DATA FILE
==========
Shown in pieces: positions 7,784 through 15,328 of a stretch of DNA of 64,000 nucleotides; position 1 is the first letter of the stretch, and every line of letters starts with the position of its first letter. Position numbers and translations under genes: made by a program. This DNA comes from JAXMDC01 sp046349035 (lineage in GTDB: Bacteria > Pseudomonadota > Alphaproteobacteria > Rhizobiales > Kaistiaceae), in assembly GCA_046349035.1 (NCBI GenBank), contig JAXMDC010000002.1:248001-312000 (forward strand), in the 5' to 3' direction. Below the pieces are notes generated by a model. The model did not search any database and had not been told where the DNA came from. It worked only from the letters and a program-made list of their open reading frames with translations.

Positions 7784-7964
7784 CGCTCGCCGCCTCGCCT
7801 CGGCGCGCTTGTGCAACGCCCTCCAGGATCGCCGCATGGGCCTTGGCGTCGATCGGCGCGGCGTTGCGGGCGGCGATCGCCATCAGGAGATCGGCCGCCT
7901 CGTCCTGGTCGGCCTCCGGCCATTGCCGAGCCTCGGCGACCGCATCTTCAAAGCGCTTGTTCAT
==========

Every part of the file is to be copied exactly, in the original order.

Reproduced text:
Shown in pieces: positions 7,784 through 15,328 of a stretch of DNA of 64,000 nucleotides; position 1 is the first letter of the stretch, and every line of letters starts with the position of its first letter. Position numbers and translations under genes: made by a program. This DNA comes from JAXMDC01 sp046349035 (lineage in GTDB: Bacteria > Pseudomonadota > Alphaproteobacteria > Rhizobiales > Kaistiaceae), in assembly GCA_046349035.1 (NCBI GenBank), contig JAXMDC010000002.1:248001-312000 (forward strand), in the 5' to 3' direction. Below the pieces are notes generated by a model. The model did not search any database and had not been told where the DNA came from. It worked only from the letters and a program-made list of their open reading frames with translations.

Positions 7784-7964
7784 CGCTCGCCGCCTCGCCT
7801 CGGCGCGCTTGTGCAACGCCCTCCAGGATCGCCGCATGGGCCTTGGCGTCGATCGGCGCGGCGTTGCGGGCGGCGATCGCCATCAGGAGATCGGCCGCCT
7901 CGTCCTGGTCGGCCTCCGGCCATTGCCGAGCCTCGGCGACCGCATCTTCAAAGCGCTTGTTCAT